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Joined: Dec 2021
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Hi, I have recently purchased a Casiotone CT-S1, mainly because I needed a keyboard which I can travel with. People in forums everywhere have been speaking about this new keyboard, mainly praising it for its fantastic piano sound.

However, I have most recently played on a Yamaha keyboard with a decent piano sound, and I absolutely do not like the sound of the Casiotone acoustic piano - it sounds extremely digital and nothing like a piano.. I honestly don't understand the hype around it.. I'm a beginner and yet it makes me miss my Yamaha. I mainly play on the acoustic piano function, as I am pretty serious about learning the piano.

I just ordered a sustain pedal hoping it will give the piano a bit of a boost, but in addition to that, is there any way of improving the Casiotone piano sound, either through in-built technology (which I assume is quite limited on a $200 keyboard), or through an external speaker? I was thinking of purchasing myself a simple Marshall Acton speaker to give a simple external speaker a go. Needs to be portable as I will be traveling by plane quite frequently.

Would love some advice.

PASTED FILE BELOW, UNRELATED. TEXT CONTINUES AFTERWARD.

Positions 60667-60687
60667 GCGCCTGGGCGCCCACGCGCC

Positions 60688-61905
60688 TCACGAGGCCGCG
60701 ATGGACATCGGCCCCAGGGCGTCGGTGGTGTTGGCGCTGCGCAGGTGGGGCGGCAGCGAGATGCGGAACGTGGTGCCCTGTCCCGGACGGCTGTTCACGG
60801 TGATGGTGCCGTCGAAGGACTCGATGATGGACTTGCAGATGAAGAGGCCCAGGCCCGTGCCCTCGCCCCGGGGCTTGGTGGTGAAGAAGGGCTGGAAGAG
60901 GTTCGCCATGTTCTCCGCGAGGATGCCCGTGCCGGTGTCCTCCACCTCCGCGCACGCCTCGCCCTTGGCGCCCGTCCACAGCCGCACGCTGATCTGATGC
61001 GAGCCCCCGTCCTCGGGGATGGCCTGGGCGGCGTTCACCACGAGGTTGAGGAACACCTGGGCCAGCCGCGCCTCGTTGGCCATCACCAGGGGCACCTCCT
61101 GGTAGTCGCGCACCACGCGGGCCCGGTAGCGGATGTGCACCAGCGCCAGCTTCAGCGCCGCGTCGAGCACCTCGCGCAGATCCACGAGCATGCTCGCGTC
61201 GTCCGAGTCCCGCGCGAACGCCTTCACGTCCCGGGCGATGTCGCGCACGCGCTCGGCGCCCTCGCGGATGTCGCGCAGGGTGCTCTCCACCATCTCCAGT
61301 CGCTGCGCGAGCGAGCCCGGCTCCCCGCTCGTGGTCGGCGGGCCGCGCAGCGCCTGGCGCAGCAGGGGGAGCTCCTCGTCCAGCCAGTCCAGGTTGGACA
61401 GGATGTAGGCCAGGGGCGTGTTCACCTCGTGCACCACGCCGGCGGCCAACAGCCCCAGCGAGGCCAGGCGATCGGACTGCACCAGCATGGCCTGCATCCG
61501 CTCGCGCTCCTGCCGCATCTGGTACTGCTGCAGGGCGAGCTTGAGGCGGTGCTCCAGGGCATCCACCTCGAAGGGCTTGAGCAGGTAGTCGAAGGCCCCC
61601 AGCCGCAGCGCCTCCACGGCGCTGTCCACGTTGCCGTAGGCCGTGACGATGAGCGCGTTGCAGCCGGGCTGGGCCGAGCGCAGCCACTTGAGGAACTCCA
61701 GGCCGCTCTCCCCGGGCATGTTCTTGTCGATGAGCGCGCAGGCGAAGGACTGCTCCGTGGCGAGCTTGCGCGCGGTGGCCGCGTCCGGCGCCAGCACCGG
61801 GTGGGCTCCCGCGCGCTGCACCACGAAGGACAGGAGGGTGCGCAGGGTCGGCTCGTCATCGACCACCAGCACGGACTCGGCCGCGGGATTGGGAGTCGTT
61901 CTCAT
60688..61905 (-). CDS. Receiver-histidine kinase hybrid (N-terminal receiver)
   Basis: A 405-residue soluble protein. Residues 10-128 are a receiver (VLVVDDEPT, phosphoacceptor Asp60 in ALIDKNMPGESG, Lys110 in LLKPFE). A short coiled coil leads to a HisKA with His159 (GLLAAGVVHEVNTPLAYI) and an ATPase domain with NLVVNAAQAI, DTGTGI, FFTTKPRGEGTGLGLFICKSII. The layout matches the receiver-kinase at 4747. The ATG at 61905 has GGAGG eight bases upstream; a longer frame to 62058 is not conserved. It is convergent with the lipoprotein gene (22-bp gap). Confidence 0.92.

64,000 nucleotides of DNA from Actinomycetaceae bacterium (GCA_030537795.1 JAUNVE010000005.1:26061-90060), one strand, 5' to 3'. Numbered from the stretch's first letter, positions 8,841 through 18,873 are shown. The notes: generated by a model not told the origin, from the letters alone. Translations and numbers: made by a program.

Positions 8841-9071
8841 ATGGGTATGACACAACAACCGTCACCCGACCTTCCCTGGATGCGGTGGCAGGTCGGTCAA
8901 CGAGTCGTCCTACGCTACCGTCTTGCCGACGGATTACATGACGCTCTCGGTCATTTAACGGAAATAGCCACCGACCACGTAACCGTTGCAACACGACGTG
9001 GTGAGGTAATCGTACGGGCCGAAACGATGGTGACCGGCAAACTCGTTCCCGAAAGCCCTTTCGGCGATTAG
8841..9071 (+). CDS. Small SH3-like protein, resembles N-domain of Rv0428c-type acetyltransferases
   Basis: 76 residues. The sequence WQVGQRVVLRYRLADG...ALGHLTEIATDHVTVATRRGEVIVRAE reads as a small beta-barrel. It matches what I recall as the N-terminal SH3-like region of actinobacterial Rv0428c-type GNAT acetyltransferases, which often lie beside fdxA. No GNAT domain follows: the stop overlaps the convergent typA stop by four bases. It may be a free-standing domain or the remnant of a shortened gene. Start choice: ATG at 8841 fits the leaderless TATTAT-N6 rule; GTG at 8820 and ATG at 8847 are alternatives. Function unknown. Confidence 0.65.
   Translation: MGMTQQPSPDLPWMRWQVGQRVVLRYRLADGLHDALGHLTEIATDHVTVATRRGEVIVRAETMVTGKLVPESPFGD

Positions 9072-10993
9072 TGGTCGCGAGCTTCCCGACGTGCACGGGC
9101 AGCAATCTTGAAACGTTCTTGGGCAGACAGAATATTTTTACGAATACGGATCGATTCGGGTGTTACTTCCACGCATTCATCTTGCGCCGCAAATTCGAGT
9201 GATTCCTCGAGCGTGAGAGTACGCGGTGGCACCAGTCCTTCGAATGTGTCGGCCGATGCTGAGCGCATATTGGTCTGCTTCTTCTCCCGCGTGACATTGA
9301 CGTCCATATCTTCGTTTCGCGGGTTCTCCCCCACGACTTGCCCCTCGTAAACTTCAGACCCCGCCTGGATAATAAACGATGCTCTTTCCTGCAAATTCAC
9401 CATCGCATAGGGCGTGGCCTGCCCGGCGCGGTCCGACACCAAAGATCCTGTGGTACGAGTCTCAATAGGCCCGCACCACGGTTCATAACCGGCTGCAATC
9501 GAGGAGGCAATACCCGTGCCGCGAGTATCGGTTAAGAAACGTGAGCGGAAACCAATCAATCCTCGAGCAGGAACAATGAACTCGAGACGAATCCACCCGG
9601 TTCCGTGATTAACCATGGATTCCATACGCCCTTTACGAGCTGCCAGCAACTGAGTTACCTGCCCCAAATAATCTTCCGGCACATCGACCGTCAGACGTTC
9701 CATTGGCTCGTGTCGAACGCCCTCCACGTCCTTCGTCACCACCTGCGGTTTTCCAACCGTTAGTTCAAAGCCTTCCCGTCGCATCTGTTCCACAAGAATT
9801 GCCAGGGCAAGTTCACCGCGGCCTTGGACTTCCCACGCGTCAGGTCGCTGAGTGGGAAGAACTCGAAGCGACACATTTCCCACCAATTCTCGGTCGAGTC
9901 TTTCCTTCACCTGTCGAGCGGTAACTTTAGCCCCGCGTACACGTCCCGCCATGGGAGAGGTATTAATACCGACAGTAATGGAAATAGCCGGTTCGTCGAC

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IMHO there is only one way for improving the sound of this device: use a VST

If you don't want to have an additional device when traveling, Ravenscroft 275 for iOS could be an option...
I don't know if you will have latency issues using Bluetooth MIDI, but it may be possible to have a wired connection using lighting-to-usb adapter...


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Use headphones? An external speaker does help as well.

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The iOS acoustic pianos are not significantly better than the CT-S1 pianos - even thru a larger speaker. VSTs on a laptop would be better. But if the piano sounds really bugs you, perhaps the Yamaha sounds would be a better fit.


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. . . However, I have most recently played on a Yamaha keyboard with a decent piano sound, and I absolutely do not like the sound of the Casiotone acoustic piano - it sounds extremely digital and nothing like a piano..

. . . Which model Yamaha was that? It would give a benchmark for what you consider "decent piano sound".